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Apple’s new credit card comes with forced arbitration—here’s how to opt out

Shiny!

Apple’s new credit card is rolling out in stages to interested users (I got mine Monday!) and the early reception is generally positive. The card’s primary draw isn’t in its benefits, which are perfectly fine but not outstanding by any metric, but instead lies with its tight vertical integration with the Apple technology ecosystem and the (hopefully) increased security one gains by moving to using tokenized payments for (most of) your point-of-sale transactions. The card otherwise has a lot in common with other traditional credit cards—and, unfortunately, one of those things is the Apple Card’s forced arbitration provision.

Briefly, this means that there is language in the Apple Card/Goldman Sachs’ customer agreement that requires customers to give up their right to file lawsuits against Goldman or Apple, either individually or as members of a class, and instead forces customers into accepting binding arbitration to resolve disputes. Although binding arbitration is frequently defended by proponents as being faster and less expensive than lawsuits, arbitration heavily favors companies over consumers in disputes. The arbitrator or arbitrators are typically chosen by the company engaging in arbitration and tend to favor the company’s interests; studies show that in the vast majority of cases, the odds of winning are heavily on the company’s side. The bias in arbitration outcomes has been taken advantage of by numerous companies—including companies we regularly cover—to engage in some truly shady dealings.

(It’s not just consumers who get shafted by arbitration—many companies force their own employees into mandatory arbitration, too, though a number of employers are beginning to walk back the practice.)

Tell them to get stuffed

Fortunately, most arbitration clauses have a way to opt out if you’re willing to look hard enough, and the Apple Card’s policy is one of the easier ones to escape from. The agreement explains how to snatch your rights back from Apple and Goldman Sachs:

HOW TO REJECT THIS ARBITRATION PROVISION
YOU MAY REJECT THIS ARBITRATION PROVISION BY CONTACTING US USING MESSAGES, CALLING US, OR WRITING TO US, AND STATING THE FOLLOWING: (I) YOUR NAME; (II) THE EMAIL ADDRESS ASSOCIATED WITH YOUR ACCOUNT; (III) THE ADDRESS ASSOCIATED WITH YOUR ACCOUNT; AND (IV) THAT YOU ARE EXERCISING YOUR RIGHT TO REJECT THIS ARBITRATION PROVISION (A “REJECTION NOTICE”). YOUR REJECTION NOTICE MUST BE RECEIVED WITHIN 90 DAYS AFTER THE OPENING OF YOUR ACCOUNT. IF YOUR REJECTION NOTICE COMPLIES WITH THESE REQUIREMENTS, THIS ARBITRATION PROVISION WILL NOT APPLY TO YOU, EXCEPT FOR ANY CLAIMS SUBJECT TO PENDING LITIGATION OR ARBITRATION AT THE TIME YOU SEND YOUR REJECTION NOTICE. ANY REJECTION NOTICE THAT COMPLIES WITH THIS PROVISION WILL APPLY TO BOTH US AND APPLE. REJECTION OF THE ARBITRATION PROVISION WILL NOT AFFECT YOUR OTHER RIGHTS OR RESPONSIBILITIES UNDER THIS ARBITRATION PROVISION OR THIS AGREEMENT.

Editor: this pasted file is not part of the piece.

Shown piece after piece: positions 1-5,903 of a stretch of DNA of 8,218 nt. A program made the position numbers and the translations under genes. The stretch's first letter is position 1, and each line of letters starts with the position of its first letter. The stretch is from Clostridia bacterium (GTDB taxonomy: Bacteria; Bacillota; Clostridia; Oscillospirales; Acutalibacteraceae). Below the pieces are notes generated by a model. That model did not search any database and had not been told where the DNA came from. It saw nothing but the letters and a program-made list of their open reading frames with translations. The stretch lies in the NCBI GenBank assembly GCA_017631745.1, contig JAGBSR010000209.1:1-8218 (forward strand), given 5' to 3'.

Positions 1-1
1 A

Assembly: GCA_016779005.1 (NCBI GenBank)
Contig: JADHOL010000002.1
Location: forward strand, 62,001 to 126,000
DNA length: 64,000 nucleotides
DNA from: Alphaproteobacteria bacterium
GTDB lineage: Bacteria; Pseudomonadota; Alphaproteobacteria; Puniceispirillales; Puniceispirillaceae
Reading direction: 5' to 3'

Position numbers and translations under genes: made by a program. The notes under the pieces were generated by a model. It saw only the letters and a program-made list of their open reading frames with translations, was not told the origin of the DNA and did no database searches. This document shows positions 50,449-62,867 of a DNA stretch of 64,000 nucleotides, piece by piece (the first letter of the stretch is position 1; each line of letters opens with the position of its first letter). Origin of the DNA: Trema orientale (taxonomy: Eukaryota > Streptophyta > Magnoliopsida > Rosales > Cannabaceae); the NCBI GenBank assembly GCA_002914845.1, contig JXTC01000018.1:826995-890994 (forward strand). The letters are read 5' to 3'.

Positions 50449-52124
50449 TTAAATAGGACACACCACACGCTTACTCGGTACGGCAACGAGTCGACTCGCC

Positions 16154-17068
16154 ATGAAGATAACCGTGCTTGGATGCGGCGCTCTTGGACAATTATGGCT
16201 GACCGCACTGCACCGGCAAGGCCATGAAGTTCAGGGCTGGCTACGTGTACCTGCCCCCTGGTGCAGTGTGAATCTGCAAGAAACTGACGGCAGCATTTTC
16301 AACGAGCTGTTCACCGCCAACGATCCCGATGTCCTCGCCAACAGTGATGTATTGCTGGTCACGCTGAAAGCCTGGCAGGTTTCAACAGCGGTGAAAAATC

You can opt out of the arbitration agreement within 90 days of opening your Apple Card account, and you can do so by calling Apple at 877-255-5923, or by writing a letter to Lockbox 6112, P.O. Box 7247, Philadelphia, PA 19170-6112. Or you can do what I did and opt out directly from the Wallet app by using its built-in chat function. Tapping on the icon launched the Messages app, and opting out took about 30 seconds:

While I’m clearly against mandatory arbitration—my belief is that it’s a blatantly anti-consumer and anti-employee tactic with zero practical upsides for anyone other than the businesses pushing for it—it’s worth reading about the practice yourself and making an informed decision (though finding non-biased pro-arbitration literature that lays out a compelling use-case for consumers and employees is a challenge somewhat on the order of finding fact-based, anti-vaccine data). As LeVar Burton used to say, don’t just take my word for it—make your own informed choice.

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